José Asprilla’s arm ends where his new hand begins. The double amputee bends his right arm, carefully watching the prosthetic hand clutch and release in sync with his movement. Adam Armfield, the founder of e-NABLE Medellín, holds out an empty bottle in front of him. José aligns his plastic hand, bends his arm and grabs it – the first time he has done so in almost two decades.
Tucked away in a second-storey space off one of the busiest streets in El Poblado, the not-for-profit organization is making the impossible, possible: they are giving new limbs and a new lease on life to those injured in the nation’s 52-year internal conflict.
Thousands of people continue to live with amputations in Colombia, and the not-for-profit is harnessing the power of 3D printing to create and donate personalized, prosthetic limbs to landmine and other victims of the bloody conflict, as well as children with birth defects.
Regular prosthetics can cost anywhere from $5000 to $10,000 – but using new technology allows limbs of any shape to be created at a fraction of the time and cost, Armfield said. Some new prosthetics for children have been created in the style of Iron Man, and others with the colours and logo of the Medellin football team Atlético Nacional.
“Instead of having to spend thousands of dollars on a design team, on molding, on prototypes which could take weeks or months, we can turn over changes in a matter of hours or days,” he said.
The organization of volunteers, which launched in 2017, is on track to helping 25 people this year get new prosthetic limbs in the department of Antioquia, the region with the most disabled people in the country.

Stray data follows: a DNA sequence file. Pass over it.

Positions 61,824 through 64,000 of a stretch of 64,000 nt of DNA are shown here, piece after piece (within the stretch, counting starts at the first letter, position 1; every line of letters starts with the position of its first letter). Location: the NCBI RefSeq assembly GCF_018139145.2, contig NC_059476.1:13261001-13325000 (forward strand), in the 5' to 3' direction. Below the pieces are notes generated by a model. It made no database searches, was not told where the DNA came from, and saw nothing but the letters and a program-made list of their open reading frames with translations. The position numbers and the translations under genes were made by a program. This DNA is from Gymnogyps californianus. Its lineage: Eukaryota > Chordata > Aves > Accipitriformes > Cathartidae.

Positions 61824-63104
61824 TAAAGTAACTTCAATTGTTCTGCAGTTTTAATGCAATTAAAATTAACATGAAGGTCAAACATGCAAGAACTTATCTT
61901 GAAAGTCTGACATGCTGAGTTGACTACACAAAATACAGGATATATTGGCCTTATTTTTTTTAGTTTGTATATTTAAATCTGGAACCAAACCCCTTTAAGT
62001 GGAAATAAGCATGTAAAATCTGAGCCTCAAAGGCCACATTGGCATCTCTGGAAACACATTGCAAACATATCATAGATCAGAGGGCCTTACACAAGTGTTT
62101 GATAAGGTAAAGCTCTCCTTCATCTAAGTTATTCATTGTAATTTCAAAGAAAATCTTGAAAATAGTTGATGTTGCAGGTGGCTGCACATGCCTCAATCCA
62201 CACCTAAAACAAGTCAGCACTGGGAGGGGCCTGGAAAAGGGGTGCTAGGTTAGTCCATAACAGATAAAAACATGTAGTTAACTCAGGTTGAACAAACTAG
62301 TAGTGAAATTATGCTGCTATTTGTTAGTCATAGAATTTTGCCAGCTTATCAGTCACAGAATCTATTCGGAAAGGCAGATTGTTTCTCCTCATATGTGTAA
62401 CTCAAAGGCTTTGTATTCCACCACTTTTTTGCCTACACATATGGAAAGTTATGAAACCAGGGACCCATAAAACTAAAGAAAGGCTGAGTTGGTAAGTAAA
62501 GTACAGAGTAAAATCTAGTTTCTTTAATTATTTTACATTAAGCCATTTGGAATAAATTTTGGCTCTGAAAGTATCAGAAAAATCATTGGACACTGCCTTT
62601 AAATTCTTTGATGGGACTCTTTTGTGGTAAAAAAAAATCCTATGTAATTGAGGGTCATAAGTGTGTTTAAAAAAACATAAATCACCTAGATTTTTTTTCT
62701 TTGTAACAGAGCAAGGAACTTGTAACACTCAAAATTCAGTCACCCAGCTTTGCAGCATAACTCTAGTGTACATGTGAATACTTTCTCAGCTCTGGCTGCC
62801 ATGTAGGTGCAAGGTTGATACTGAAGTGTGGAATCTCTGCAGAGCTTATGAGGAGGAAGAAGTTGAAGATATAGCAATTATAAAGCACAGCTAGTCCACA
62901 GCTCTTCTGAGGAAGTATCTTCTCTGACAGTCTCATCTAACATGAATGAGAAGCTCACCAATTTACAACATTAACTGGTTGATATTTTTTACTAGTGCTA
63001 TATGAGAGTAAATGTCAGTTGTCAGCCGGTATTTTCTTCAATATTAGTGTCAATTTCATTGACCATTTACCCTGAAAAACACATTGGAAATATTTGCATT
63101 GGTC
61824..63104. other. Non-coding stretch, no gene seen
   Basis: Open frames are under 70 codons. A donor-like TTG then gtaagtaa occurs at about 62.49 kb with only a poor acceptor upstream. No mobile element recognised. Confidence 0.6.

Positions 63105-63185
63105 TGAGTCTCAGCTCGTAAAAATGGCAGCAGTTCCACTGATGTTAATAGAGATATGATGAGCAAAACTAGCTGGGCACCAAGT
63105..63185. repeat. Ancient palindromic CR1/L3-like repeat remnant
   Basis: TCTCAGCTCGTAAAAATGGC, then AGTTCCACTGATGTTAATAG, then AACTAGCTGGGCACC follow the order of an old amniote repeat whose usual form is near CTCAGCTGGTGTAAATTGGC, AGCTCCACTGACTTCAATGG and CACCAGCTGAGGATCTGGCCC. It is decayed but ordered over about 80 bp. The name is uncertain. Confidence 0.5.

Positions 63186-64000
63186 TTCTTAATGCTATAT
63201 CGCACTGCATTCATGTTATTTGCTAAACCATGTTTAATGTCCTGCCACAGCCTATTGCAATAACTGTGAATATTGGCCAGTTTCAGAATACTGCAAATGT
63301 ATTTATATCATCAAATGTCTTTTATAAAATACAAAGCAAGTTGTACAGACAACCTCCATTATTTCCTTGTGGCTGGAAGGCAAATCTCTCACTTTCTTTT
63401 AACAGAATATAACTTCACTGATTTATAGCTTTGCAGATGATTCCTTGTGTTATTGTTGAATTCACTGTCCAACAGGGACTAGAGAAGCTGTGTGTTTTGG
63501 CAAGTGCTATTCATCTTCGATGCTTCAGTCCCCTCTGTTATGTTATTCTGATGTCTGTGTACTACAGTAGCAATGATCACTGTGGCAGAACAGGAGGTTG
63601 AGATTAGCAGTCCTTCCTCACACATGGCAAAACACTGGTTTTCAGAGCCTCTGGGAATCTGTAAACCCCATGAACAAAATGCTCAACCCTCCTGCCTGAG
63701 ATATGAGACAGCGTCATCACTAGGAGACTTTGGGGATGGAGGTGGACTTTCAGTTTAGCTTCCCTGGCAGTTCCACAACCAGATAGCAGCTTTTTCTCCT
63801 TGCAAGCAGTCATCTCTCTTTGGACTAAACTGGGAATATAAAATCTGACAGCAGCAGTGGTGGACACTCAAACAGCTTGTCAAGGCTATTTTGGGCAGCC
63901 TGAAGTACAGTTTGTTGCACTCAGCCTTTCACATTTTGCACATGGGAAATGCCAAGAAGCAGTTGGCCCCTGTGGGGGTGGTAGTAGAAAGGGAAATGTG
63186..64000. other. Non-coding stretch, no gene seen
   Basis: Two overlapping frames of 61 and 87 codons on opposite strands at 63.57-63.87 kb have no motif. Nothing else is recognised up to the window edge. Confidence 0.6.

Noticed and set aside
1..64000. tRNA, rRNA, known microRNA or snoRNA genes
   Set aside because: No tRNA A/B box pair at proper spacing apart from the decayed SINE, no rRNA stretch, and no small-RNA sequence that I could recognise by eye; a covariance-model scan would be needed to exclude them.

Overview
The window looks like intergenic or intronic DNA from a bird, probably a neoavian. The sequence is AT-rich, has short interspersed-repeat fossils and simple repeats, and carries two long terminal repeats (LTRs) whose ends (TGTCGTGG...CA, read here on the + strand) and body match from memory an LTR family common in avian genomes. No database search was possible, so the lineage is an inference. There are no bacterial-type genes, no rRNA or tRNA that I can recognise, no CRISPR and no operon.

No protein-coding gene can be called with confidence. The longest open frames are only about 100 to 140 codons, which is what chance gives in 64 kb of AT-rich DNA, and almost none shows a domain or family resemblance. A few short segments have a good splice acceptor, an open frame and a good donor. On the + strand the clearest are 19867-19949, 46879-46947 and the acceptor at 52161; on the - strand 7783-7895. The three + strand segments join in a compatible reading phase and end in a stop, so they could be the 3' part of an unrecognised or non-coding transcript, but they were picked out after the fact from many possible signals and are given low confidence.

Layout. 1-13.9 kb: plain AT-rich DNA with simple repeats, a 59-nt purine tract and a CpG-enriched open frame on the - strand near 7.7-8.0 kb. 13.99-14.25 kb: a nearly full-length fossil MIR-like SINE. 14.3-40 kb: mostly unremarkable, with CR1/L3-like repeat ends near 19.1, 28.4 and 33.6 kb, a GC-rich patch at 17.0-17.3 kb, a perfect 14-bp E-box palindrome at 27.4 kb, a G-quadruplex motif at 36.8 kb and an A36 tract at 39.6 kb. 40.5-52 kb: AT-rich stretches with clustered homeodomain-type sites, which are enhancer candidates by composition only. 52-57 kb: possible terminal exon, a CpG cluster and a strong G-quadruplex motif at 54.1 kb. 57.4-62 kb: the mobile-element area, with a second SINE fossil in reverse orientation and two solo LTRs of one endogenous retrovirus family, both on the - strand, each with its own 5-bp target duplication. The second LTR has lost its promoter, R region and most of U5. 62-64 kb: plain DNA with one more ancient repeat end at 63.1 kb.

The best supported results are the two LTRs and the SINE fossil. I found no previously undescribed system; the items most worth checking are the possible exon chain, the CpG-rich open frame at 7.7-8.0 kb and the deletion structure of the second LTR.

José lost both of his arms in a machete attack when an armed group raided his
village in Antioquia in 2001. The civilian victim sustained serious head and arm injuries, and was left for dead. Now, 17 years after the attack, José remains positive in the hope that a prosthetic will help him regain some of the independence that was taken from him.
Stories like José’s are not rare. Approximately 3,600 people in Colombia have suffered amputation due to the internal conflict, and 26 percent of ex-combatants have amputations.
José, 45, said that the most difficult thing to come to terms with has been his inability to work.
“I’ve had many stumbles. The last years I had this idea that people are always rejecting you, looking at you badly, but thanks to all the people who have supported and helped us at this moment,” he said.
José believes he would not have his prosthetic today without the work of the organization. “The fact that I have a hand now will give me a better way to survive and get ahead, it is very exciting.”
As Colombia’s fragile peace agreement with FARC rebels faces setbacks, in the form of murders of social leaders, the arrest of an ex-FARC leader, and the election of a president who has been critical of the peace accord, e-NABLE Medellin continues to work with the victims of the war with plans to double their patient list next year.